Select Committee on Public Accounts Eleventh Report


The Committee of Public Accounts has agreed to the following Report:—



1. In April 2000, two former employees of Focus Housing Association ("Focus"),[1] John Hartshorn and Keith Hinson, and a property dealer, Darshan Ram, were sentenced at Birmingham Crown Court to prison terms for corruption relating to the purchase by Focus of homes from Ram. Between 1991 and 1995 Focus had bought at least 47 houses from Ram for £1.8 million, in many cases at prices above market value. Some of these homes also required substantial repair despite having been certified as "satisfactory" prior to purchase by an architect engaged by Focus. Hartshorn and Hinson received at least £5,450 and £16,300 respectively from Ram for the favourable treatment shown to him. Ram was sentenced to 18 months imprisonment, Hartshorn to 12 months and Hinson to 9 months.[2]

2. Focus is the largest registered social landlord (hereafter referred to as "housing associations") in the West Midlands. In 1995, when the corruption came to light, Focus owned over 11,000 properties in Birmingham, Coventry and the surrounding districts. Like all housing associations Focus is regulated by the Housing Corporation ("the Corporation"), a non-departmental public body sponsored by the Department of the Environment, Transport and the Regions ("the Department"). The Corporation also distributes Government grants to housing associations, which by 1999 had received a total of some £22 billion in such grants from the Corporation and local authorities.[3]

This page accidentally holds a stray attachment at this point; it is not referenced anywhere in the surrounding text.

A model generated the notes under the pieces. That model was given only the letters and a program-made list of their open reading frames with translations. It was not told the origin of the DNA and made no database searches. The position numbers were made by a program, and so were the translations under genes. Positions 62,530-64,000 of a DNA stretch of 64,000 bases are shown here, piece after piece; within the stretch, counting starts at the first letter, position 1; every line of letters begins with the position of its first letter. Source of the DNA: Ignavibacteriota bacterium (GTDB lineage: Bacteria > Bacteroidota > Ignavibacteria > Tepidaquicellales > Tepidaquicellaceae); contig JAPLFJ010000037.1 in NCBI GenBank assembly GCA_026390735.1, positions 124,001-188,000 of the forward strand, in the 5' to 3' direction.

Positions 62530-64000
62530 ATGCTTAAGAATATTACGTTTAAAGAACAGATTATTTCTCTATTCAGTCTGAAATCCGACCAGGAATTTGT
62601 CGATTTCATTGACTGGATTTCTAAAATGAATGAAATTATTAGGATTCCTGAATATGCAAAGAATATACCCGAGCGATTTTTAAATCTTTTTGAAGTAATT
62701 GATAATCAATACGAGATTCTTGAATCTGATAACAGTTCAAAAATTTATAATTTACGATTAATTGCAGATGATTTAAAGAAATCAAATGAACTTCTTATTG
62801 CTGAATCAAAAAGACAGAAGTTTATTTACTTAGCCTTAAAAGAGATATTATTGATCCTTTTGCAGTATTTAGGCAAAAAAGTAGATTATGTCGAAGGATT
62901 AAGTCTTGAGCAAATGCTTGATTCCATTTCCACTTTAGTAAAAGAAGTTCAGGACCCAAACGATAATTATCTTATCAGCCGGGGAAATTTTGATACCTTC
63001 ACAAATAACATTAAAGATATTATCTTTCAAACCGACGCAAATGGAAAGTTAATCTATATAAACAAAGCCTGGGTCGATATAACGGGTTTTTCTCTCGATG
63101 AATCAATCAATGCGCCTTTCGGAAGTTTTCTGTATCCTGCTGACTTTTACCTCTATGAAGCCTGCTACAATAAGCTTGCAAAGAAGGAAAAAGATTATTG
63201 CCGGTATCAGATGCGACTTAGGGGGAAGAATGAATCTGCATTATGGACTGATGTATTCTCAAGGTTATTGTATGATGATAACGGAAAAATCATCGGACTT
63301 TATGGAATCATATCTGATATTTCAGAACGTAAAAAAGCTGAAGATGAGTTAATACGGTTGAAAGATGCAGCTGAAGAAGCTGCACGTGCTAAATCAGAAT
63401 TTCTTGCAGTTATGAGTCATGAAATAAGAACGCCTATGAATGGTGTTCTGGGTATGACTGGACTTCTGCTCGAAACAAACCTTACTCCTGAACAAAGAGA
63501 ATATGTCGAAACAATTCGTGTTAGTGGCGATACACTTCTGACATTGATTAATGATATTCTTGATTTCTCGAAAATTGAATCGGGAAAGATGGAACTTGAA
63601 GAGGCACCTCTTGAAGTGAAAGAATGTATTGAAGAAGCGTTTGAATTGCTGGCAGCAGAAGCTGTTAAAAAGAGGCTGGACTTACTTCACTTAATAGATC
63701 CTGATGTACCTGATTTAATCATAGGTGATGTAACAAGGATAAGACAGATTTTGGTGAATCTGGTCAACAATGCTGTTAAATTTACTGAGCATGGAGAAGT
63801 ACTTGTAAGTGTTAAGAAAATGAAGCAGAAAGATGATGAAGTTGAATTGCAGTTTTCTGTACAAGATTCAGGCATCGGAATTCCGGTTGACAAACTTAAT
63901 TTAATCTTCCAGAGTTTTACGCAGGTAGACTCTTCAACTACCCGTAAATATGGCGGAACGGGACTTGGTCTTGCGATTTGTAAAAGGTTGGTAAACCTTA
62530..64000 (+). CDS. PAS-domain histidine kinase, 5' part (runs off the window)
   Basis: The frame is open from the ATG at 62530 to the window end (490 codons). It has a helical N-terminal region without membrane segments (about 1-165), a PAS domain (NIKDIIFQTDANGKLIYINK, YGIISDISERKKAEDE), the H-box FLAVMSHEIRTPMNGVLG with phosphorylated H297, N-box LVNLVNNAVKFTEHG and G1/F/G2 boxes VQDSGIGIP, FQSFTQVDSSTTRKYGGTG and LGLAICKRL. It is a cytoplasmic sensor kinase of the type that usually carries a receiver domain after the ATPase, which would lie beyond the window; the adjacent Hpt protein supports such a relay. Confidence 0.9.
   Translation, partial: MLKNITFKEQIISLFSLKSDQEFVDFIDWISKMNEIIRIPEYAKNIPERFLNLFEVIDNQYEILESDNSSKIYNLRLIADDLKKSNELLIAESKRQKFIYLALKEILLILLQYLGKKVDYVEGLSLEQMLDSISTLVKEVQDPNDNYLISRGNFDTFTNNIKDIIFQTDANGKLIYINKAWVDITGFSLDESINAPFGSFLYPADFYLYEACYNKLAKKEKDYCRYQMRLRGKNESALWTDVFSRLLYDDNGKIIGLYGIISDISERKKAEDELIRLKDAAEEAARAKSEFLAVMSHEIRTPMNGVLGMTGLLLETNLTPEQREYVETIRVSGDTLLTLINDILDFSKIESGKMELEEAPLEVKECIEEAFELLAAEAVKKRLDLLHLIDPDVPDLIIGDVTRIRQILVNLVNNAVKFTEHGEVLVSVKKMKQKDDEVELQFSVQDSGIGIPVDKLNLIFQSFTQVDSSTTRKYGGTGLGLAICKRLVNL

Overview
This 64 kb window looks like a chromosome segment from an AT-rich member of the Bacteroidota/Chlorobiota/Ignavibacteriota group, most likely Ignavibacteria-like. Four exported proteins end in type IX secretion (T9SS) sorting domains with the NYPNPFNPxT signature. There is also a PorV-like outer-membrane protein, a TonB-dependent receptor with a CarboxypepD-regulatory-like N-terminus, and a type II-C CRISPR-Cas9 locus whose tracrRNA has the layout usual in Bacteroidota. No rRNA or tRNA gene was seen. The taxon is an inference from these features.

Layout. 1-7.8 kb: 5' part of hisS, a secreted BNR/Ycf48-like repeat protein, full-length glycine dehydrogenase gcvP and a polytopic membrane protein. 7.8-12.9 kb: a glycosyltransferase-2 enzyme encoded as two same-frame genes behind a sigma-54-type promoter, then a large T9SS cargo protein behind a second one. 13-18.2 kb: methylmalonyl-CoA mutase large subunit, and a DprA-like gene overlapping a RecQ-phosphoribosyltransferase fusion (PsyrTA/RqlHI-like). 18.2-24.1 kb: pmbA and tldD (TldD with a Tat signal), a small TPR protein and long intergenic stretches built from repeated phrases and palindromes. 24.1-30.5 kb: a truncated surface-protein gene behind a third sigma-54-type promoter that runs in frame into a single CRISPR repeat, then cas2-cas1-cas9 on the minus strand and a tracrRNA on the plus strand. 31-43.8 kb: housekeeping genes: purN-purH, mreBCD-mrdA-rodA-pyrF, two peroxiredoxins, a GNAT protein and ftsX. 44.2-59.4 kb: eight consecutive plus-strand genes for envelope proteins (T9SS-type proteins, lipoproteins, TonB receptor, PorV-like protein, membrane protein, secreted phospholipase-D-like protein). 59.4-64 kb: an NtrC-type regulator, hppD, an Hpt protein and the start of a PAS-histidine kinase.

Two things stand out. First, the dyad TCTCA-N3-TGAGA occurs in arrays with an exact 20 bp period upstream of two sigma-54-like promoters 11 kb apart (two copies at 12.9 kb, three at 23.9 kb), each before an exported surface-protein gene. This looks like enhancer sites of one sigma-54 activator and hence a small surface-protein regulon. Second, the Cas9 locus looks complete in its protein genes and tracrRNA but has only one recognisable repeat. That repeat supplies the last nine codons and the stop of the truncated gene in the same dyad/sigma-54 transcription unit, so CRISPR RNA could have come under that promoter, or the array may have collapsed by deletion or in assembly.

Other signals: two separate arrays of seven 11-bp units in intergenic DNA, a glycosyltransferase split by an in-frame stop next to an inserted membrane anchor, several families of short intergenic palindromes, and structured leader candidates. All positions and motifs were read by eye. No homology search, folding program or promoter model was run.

3. On the basis of a report by the Comptroller and Auditor General, we examined the corruption at Focus, the Housing Corporation's oversight and regulatory regime during and after the period in which the corruption took place, and the wider implications of the Focus case. Three main points emerge from our examination.

  • The Housing Corporation should have shown greater urgency in improving its regulation of housing associations. The Corporation acknowledged inadequacies in its regulation of housing associations in the early 1990s, particularly in assessing their internal controls. These weaknesses may have made it easier for the corruption at Focus to occur. The Corporation began to improve its regulation following a report by our predecessors in 1994.[4] But progress has been slow, even after the discovery of the corruption at Focus at the end of 1995, and the improvements were not completed until 1998. To protect public funds and the interests of tenants the Corporation should have monitored more closely the standards of corporate governance within Focus.